2019 Program Details

Keynote Address

Conceptualizing and Building a “Beloved Community” in Oregon: Race, Multiculturalism, and Intersectionality

Speaker: Dean Marvin Lynn, PhD

Renowned Philosopher and educator, Dr. Maxine Greene, was a pluralist who believed that it was possible for all people, regardless of their differences, to live in a harmonious society where all were considered and treated as equals.  Progressive educational theorist and social reconstructionist, John Dewey, also argued that schools should advance “the great community” where students were imbued with a deep respect for humankind. Dr. Martin Luther King Jr., on the other hand, was more concerned about building “the beloved community” which drew on nonviolence and a deep and abiding love for one’s fellow person. Motivated by Greene’s pluralist vision and Dr. Martin Luther King’s and John Dewey’s visionary notions of community, Dr. Lynn will address how we might adopt an intersectional perspective that recognizes, appreciates, and honors the humanity of all people.

Morning Breakout Sessions

Race and Racism in Oregon: The Past is Prologue

Speaker: Paul Miller

The percentage of African American residents comprising Oregon’s population is among the lowest of any state in the nation. That is not an accident. It is, in part, because Oregon’s leaders and residents made deliberately racist policies and followed racist practices dating back to when the state was founded. These racist policies and practices have had the effect of institutionalizing and normalizing white supremacy in Oregon. This presentation provides an understanding of how and why Oregon arrived at the present in terms of anti-Black racism by examining the history and outcomes of policies and practices that contribute to white supremacy.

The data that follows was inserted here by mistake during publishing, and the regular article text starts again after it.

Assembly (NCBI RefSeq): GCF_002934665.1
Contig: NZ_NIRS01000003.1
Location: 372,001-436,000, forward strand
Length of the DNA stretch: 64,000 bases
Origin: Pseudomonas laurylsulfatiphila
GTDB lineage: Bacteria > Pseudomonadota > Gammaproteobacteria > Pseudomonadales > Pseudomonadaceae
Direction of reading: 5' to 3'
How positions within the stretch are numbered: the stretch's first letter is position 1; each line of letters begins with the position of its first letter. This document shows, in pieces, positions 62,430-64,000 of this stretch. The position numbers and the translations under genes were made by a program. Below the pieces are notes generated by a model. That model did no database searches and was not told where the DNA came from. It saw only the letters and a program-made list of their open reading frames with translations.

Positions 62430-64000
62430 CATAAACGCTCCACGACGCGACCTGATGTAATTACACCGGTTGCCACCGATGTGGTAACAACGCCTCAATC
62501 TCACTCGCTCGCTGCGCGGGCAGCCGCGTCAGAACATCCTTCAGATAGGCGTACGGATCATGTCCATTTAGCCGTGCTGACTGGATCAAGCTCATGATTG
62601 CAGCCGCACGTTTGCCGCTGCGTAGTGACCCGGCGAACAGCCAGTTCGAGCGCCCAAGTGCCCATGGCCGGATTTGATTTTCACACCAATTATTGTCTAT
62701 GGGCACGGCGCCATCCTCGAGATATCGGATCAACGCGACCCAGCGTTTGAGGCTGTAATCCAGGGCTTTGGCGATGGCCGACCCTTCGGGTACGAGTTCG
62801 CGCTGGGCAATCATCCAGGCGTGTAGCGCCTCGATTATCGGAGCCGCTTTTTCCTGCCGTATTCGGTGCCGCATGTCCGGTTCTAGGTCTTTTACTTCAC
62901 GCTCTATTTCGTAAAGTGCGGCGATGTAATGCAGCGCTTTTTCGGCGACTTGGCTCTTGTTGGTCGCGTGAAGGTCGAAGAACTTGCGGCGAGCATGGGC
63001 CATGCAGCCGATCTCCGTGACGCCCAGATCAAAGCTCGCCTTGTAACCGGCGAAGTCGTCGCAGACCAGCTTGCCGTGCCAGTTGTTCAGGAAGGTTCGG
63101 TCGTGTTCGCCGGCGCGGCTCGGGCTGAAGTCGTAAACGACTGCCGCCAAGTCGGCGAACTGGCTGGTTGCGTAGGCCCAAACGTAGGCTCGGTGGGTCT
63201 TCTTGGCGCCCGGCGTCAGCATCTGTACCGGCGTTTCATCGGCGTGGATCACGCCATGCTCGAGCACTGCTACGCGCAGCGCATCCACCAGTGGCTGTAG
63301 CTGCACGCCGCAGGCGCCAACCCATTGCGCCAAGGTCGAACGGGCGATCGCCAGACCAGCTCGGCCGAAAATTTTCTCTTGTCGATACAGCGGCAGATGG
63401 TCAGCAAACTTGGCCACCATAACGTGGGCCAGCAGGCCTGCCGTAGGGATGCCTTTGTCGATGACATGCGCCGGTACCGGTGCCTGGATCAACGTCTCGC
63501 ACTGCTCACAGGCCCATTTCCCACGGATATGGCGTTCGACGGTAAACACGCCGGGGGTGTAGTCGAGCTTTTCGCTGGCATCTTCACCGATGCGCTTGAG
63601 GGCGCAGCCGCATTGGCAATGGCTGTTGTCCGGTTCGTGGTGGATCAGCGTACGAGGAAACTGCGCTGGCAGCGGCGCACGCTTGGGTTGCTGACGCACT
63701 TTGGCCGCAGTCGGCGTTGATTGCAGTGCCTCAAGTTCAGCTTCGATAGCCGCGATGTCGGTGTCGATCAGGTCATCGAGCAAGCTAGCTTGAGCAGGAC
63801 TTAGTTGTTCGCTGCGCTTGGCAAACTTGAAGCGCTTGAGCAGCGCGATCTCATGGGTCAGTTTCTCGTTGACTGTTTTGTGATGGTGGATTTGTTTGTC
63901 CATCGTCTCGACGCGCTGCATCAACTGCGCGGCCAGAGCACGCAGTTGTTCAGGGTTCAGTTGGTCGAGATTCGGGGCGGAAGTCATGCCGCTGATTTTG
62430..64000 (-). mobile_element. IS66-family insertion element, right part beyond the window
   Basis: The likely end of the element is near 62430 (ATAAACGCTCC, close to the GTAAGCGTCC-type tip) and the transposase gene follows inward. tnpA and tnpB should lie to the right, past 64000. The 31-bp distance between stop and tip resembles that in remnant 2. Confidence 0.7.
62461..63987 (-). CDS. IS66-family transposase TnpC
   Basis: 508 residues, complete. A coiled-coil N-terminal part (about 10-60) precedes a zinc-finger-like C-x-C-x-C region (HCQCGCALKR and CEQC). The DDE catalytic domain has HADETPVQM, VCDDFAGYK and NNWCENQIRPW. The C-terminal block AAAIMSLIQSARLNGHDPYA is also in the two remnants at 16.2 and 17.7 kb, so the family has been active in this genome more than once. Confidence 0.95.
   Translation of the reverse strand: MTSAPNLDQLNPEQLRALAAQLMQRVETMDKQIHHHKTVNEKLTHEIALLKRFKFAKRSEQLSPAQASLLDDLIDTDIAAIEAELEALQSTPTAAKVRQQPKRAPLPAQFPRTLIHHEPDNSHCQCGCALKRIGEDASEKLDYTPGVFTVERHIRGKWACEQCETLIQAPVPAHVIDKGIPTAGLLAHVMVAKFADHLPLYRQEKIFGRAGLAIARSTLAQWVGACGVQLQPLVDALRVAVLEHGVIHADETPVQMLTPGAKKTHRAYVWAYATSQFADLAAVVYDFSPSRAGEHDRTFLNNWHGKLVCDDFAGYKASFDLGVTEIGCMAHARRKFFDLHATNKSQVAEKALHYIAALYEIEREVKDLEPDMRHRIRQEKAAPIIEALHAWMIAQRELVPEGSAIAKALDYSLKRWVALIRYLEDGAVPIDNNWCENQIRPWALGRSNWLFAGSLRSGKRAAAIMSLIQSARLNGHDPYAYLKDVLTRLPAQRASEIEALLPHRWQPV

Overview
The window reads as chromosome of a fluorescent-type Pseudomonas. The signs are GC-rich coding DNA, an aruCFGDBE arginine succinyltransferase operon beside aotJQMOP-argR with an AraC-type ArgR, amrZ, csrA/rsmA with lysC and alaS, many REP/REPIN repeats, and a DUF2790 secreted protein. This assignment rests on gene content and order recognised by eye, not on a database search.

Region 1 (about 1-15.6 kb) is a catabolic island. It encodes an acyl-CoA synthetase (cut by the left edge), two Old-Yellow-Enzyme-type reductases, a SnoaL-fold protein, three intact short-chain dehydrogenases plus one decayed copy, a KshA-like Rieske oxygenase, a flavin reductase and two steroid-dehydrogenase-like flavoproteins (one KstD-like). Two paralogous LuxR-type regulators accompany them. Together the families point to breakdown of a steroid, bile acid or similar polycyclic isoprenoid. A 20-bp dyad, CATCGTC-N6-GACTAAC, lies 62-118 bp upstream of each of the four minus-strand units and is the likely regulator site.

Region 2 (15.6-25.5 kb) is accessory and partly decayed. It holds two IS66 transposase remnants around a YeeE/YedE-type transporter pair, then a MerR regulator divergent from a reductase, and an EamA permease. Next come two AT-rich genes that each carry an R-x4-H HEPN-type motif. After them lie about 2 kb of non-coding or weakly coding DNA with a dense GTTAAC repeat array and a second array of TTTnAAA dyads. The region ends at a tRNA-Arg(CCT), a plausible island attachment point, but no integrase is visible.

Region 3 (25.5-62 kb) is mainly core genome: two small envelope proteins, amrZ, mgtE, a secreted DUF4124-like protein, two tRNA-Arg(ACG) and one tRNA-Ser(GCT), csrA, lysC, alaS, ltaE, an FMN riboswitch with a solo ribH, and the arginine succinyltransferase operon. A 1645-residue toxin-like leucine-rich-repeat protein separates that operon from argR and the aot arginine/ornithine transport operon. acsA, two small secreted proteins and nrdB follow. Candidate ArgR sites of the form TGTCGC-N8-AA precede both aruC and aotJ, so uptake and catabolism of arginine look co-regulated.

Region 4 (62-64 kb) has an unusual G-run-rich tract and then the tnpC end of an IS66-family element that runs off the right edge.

Why Equity?

Speaker: Dr Emily Drew

In this session, Emily Drew will help explore what people mean when they speak about and/or work from a frame of equity. We will consider how “equality,” “diversity,” and “inclusion” are essential building blocks for equity, but that they do not mean the same thing, nor have the same outcomes.  What does shifting to an “equity lens” require of us?  How do we move beyond rhetorical commitments to equity, to taking actions – both internally and externally—that foster inclusive and equitable institutions? 

Breaking the Bias Code: Unlock, Harness and Transform the largest Hidden Barrier to Inclusion

Speaker: Charu Nair

Come join this action oriented dynamic workshop and educational session to learn and practice:

  • Learn cutting edge neuroscience on our unconscious biases
  • Gain 21st century common language and vocabulary about this elemental space to build a foundation of understanding
  • Get clarity and diffuse fear, uncertainty and doubt on how to communicate within and without about these arenas
  • Launch and practice next-level skills to transmute the latent energies into your own personal force for powerful engagement 
  • Shift – using proven tools and best debiasing practices to leave with wonder and joy at the living tapestry of diversity that continually enrich our communities and our lives

Using Relational Leadership to Create a Culture of Equity in a System Designed to be Equal 

Speaker: Bill de la Cruz


  • Understand the historical context of institutional racism/bias in education
  • Talk about how to create relational leadership in schools